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Twenty-two percent of the Great Barrier Reef has been killed by coral bleaching. This statistic is commonly used by environmentalists and "coral-huggers" to argue against innovation. They want us to believe that water pollution from our productive businesses and companies is bad for us. Well I say, maybe we do not pollute enough. Maybe we should pollute even more. Humankind releasing millions of tons of "pollution" into the ocean every year is always painted in a bad light, but there are definite benefits to increasing the amount of material thrown into the ocean. For starters, decreasing water pollution would put a strain on Australia's economy. Many of the companies that would be affected by legislation protecting the reef are natural gas and coal companies. Both have proven to be essential to powering the power homes, business, and transportation. And coal enabled the industrial revolution. It is a true icon of the past. Why would we ever want to get rid of it? These exports are a huge part of the Australian economy, so let's increase this wealth. Of course this means we will have to go through some pesky reefs, but this destruction will be worth it to see the land down under rise in economic prominence. Thankfully, many coal companies have recognized their importance to Australia and formed special interest groups to lobby the government. Due to this lobbying, many politicians now back these companies and have plans to vote for legislation allowing them to mine closer and closer to the reef. The Commonwealth of Australia finally recognized the importance of these businesses and their ability to move Australia forward. Money may not be able to buy you happiness, but it damn sure can buy you political allies. Now with all of this pollution we can tackle another issue, dangerous aquatic animals. Australia has one of the highest shark attack frequencies in the world, but there is even more dangerous animals lurking off Australia's shores. In the Australian waters there are many other dangerous animals, such as the cone snail and stonefish. The Great Barrier reef is truly terrifying, and Australia doesn't need any help with terror. They have dinner plate sized spiders, numerous highly-venomous snakes, a giant bird capable of killing a person with a single kick, and the ever menacing dropbear. Do they really need any help from the water to strike fear in anyone's heart? Some may be taken aback, and say it's not ethical to just let all of the thousands of species of fish, mammals, birds, mollusks, and arthropods die out. Bleh, they've only been around for 500,000 years, who cares? They are simply in the way of innovation. It's time for a human touch. When has that ever backfired? They have had their fun for far too long. Hopefully someday Australia will just get rid of the reef all together. It has been nothing but trouble. All those dangerous animals. And blocking the country from its natural energy resources? What does it think it is? The Reef needs to take a lesson from coal: dark, brooding, full of energy, and one hundred percent without drawbacks. Who needs all of that "natural beauty" when you can have a bunch of expensive black rocks?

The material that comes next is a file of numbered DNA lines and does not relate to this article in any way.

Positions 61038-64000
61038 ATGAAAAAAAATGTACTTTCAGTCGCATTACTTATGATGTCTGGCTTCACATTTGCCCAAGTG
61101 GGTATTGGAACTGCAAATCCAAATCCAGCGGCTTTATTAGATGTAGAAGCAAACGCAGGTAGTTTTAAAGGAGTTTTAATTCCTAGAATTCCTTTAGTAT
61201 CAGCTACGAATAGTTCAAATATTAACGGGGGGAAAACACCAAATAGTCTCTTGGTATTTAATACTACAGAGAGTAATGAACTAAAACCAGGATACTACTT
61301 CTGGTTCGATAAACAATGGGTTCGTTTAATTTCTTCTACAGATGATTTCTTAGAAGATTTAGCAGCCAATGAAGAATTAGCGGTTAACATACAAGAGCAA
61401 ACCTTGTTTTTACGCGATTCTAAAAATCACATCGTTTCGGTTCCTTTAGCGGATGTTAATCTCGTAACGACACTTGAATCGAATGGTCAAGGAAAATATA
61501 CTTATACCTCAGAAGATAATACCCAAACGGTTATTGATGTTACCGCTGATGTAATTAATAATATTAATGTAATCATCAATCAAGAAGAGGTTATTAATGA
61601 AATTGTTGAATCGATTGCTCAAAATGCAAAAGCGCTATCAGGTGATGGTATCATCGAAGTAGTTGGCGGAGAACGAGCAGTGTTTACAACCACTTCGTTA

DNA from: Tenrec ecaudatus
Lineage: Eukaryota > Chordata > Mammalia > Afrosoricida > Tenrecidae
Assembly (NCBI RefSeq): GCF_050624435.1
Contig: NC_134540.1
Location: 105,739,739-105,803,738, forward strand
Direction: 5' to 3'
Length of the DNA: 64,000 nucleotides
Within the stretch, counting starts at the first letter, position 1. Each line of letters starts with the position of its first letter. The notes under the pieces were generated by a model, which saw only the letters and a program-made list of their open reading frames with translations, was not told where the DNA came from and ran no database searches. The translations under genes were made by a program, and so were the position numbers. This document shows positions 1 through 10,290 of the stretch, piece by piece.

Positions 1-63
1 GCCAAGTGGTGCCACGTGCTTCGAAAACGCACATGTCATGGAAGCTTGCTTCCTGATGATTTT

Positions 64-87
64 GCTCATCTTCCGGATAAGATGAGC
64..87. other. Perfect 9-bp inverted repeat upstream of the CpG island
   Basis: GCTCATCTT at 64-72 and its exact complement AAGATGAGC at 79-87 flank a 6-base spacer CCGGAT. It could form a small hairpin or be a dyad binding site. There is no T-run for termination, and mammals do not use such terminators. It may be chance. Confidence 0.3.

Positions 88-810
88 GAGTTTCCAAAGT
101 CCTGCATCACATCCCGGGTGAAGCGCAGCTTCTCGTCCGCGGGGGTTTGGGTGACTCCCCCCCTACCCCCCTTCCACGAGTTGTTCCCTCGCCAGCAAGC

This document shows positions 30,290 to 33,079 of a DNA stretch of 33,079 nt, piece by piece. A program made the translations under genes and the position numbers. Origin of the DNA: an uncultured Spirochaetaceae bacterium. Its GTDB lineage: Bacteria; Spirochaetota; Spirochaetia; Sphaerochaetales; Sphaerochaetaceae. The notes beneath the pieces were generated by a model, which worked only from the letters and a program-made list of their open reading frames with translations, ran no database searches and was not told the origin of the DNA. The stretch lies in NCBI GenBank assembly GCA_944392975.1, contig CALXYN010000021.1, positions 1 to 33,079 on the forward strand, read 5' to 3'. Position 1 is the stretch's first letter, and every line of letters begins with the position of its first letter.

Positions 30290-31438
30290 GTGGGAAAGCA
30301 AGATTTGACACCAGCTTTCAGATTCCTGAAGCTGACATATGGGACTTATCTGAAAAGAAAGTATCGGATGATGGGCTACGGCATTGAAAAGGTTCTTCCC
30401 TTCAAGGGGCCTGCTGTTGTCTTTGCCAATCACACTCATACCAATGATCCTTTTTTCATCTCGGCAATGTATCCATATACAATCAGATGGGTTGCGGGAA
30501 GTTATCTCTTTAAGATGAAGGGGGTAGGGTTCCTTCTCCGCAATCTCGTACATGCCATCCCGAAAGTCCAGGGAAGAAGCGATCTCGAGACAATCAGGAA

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That's So Coral
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That's So Coral

Words: 546    Pages: 2    Paragraphs: 6    Sentences: 38    Read Time: 01:59